News, commentary, and fiction by Barb Hendee, co-author of the Noble Dead saga (; author of the Mist-Torn Witches series, the Vampire Memories series, and more.

The Latest from Barb Hendee

On Sale! The Mist-Torn Witches E-Book Edition!

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The Mist-Torn Witches e-Book at $1.99!

Exciting news! As part of a series promotion, our publisher has dropped the price of the e-book for The Mist-Torn Witches (Book One in the series) down to $1.99 though October 30th. The sale is active on all venues selling the e-book.

Today, the BookBub ad also comes out! We'll see what happens (smiles).

If you haven't read this one, it's a fun series. Take advantage of the sale!

Amazon Sales Link

B&N Sales Link

Paperback Edition is Available!

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The paperback edition for Alone with a Thief has gone live!


Researching for the "Real World" vs Fantasy

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In switching from fantasy to romance, there have been a few elements that surprised me a little.

One is the type of research I've been doing.

Even when researching for a fantasy novel, I tend to lean on information from our own world. When writing The Mist-Torn Witches series, I could have made up my own names for all the herbs and the manner in which salves and medicines were created/mixed. But I felt it would ring more true, even in fantasy, to lean our own medieval history. Many historians agree that medieval monks knew a good deal more about healing than physicians of the era. This book, Brother Cadfael's Herb Garden, proved indispensible. It's well laid out, and it covers herbs from A-Z.

Book Birthday!

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The e-book for Alone with a Thief, the next novel in the "Alone" series has gone live at Amazon!

J.C. created a beautiful cover, and the story is an emotional page-turner.


Cover Copy:

Grace McMillan is alone, living in an isolated farmhouse at the base of the Cascade Mountains. Lost in grief, she tries to recover from the death of her father.

Sean Watson is running after suddenly finding himself an accessory to robbery and murder. Driving north in blind panic, on impulse, he heads towards the mountains. In a forested area, he abandons his car and travels on foot, until he comes across a seemingly abandoned farmhouse, a place to hide.

In the night, Grace is awakened by a sound.

She finds herself facing a desperate man surprised at the sight of her, and he instantly takes control. Days and nights pass with two strangers trapped together. As she comes to learn his situation is more complicated than it seems, he finds that hers is more tragic than his. Can they risk trusting each other?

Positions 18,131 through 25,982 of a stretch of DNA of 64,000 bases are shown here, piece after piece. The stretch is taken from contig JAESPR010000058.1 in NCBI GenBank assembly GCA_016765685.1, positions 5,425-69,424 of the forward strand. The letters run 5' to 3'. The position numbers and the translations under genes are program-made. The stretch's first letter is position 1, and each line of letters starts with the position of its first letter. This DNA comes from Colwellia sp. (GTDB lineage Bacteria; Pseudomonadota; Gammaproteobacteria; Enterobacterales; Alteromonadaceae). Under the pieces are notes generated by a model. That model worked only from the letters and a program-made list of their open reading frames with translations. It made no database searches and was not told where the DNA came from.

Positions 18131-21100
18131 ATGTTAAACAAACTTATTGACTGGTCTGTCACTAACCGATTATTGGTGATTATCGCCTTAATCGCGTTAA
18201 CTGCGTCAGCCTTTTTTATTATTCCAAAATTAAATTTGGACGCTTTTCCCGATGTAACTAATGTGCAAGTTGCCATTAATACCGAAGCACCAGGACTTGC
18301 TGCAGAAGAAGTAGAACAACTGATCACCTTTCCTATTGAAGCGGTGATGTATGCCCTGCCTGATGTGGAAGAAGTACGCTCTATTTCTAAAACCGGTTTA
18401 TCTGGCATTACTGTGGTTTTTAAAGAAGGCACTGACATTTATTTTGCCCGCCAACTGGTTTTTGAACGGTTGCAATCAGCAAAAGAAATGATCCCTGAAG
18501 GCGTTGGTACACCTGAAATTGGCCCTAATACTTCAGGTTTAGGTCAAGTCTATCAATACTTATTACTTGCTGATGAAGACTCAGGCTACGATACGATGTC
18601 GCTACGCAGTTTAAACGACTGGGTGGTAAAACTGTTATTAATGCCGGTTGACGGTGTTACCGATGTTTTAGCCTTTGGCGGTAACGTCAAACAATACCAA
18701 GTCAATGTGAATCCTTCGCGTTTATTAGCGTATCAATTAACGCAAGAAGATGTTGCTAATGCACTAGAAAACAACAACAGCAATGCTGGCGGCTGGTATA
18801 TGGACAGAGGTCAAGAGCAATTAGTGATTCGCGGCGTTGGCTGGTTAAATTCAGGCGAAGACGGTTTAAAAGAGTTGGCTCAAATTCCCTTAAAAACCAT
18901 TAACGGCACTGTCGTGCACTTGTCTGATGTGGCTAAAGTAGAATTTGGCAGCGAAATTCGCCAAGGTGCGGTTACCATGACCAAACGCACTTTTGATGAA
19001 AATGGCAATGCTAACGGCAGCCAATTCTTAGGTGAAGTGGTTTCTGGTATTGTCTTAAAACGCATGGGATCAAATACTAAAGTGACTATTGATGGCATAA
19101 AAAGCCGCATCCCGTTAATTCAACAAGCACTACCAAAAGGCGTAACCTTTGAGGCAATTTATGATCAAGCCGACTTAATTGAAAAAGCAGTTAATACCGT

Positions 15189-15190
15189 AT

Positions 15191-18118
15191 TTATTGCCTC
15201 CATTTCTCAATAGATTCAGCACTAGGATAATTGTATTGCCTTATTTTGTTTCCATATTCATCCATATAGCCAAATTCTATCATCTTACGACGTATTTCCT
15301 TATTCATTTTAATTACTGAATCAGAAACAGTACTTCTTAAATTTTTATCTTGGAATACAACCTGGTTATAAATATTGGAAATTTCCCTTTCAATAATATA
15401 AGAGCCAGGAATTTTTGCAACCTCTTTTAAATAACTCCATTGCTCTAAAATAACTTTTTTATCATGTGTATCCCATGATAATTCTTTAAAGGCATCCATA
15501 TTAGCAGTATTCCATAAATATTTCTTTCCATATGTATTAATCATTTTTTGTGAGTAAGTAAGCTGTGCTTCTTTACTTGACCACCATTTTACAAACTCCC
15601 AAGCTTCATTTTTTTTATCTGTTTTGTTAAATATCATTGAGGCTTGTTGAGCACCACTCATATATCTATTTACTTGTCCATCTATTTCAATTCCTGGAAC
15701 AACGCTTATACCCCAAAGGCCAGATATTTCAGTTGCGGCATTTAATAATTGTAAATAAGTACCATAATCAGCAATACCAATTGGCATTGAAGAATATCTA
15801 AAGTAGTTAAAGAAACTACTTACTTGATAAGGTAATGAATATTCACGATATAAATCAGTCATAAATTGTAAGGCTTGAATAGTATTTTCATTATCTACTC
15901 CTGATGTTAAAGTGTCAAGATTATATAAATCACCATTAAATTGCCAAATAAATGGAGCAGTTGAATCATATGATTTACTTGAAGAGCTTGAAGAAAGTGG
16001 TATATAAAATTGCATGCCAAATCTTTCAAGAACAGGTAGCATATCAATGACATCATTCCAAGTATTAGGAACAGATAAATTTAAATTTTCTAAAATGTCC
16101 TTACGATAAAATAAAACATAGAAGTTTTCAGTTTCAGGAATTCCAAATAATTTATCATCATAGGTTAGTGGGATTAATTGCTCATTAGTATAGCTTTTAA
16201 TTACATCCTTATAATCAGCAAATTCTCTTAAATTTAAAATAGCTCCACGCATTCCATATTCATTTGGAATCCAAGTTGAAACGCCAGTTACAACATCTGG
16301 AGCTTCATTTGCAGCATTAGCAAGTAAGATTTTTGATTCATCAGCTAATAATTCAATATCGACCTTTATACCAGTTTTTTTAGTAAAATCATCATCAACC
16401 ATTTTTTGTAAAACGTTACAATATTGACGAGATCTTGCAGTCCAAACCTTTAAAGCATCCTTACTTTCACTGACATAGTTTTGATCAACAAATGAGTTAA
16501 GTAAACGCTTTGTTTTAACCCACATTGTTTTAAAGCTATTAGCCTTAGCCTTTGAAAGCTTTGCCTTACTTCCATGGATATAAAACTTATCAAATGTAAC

Grace’s instincts are torn between fear and need as she finds herself alone with a thief.

Major Publishers Catching On?

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Any writer who has tried publishing as a "hybrid" (meaning doing both traditional publishing and self-publishing) quickly begins to understand that these are two very different worlds.

Almost everything works differently--even the mindset with a new release.

In traditional publishing, when a new book comes out, it is an "event." If there is any marketing or publicity done by the publisher, it is all done before the book is published. Pre-order numbers are watched carefully, and a book's success or failure is decided in the first week of publication. Of course . . . most are considered failures and thus abandoned.

With a self-published novel, the writer puts the first book of a series up, does a little marketing, and gets started immediately on the second book . . . and then the third. We don't expect to be making much money or to gauge how the series is doing until book four--or even five--goes up. That's also when serious marketing begins. That's when a writer tries for an ad at BookBub. With BookBub, the writer has to apply and show that the series has some potential, and a BookBub ad is expensive, but if you manage to arrange for one, you can really get your series "seen" by thousands of readers. A self-published writer is looking to "grow" a series readership, and this is not a sprint, it's a marathon.

Traditional publishers have begun taking advantage of BookBub, but again . . . mainly with the first book of a new series that is being "launched." Again, the success or failure of the book is decided in the first week of publication. After that, if it's not a huge success coming out of the gate, the book is considered "done."

This is apparently changing somewhat, and I am both surprised and very happy.

I received a message from my publisher, Ace/Roc (Penguin Random House) letting me know that they are going to drop the price of the e-book edition of The Mist-Torn Witches (book one) to $1.99 from October 16th - 30th and pay for a BookBub ad on the 21st. They are beginning to realize there might be potential in an existing series. I am astonished, but I'm happy.